This lets you run another pipeline (child) from an existing one (parent). This is especially useful when your pipeline expanded and you have repeatable workflow steps. This is a good scenario to put such a piece of workflow in a separate pipeline and reuse it whenever possible.
Additionally, it is possible to make this “brick” more generic if you define the appropriate parameters. You can pass their values from parent pipeline to child pipeline.
One more thing worth mentioning is the waitOnCompletion property. It defines whether the pipeline should wait for the related pipeline (parent) to finish execution before the run (child).
The above activities are not the only possible ways to control pipeline flow. With Azure Data Factory V2 you can define which activity should be executed next, depending on the execution result of the current one. You can define workflow path by selecting an activity and clicking on the “+” button. Here you have three options:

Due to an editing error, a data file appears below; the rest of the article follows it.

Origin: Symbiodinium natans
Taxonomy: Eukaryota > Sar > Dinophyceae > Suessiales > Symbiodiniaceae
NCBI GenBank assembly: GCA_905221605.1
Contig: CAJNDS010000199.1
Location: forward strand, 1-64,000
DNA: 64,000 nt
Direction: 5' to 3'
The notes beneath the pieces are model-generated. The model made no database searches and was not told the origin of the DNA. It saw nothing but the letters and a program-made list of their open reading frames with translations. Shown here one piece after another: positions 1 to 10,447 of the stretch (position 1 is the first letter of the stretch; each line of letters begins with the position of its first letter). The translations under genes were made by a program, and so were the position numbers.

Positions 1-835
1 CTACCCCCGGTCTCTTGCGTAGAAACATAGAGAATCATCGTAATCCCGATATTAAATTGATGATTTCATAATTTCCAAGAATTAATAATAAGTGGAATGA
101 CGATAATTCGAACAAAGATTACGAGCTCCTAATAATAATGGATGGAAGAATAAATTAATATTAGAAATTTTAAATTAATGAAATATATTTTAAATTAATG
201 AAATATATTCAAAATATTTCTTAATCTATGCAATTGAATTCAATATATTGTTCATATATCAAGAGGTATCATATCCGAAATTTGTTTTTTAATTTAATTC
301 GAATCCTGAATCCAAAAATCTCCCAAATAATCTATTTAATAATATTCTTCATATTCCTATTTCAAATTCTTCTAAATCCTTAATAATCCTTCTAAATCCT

In the below example you can see the possible execution paths, i.e. three lines: green, red and blue. But in the end, there are only two possible execution paths.
As you can see, the program will always execute the Copy activity, no matter what the result of Execute Pipeline activity is.
Great! We’ve gained some knowledge about the new activities and pipeline workflow. Now, let’s discuss parameters.
Parameters allow for making the pipeline more flexible. We define parameters on a pipeline level. To do so, just select the pipeline and switch to Parameters tab. Then click the + New button and provide parameter name, specify the type and provide a default value.
In order to refer to defined pipeline parameter values, use the following expression:
The syntax is quite simple, i.e. @pipeline().parameters.ParameterName. Nevertheless, a more detailed description you will find here.
We know how to define parameters and how to refer to them. We can use them in the following situations: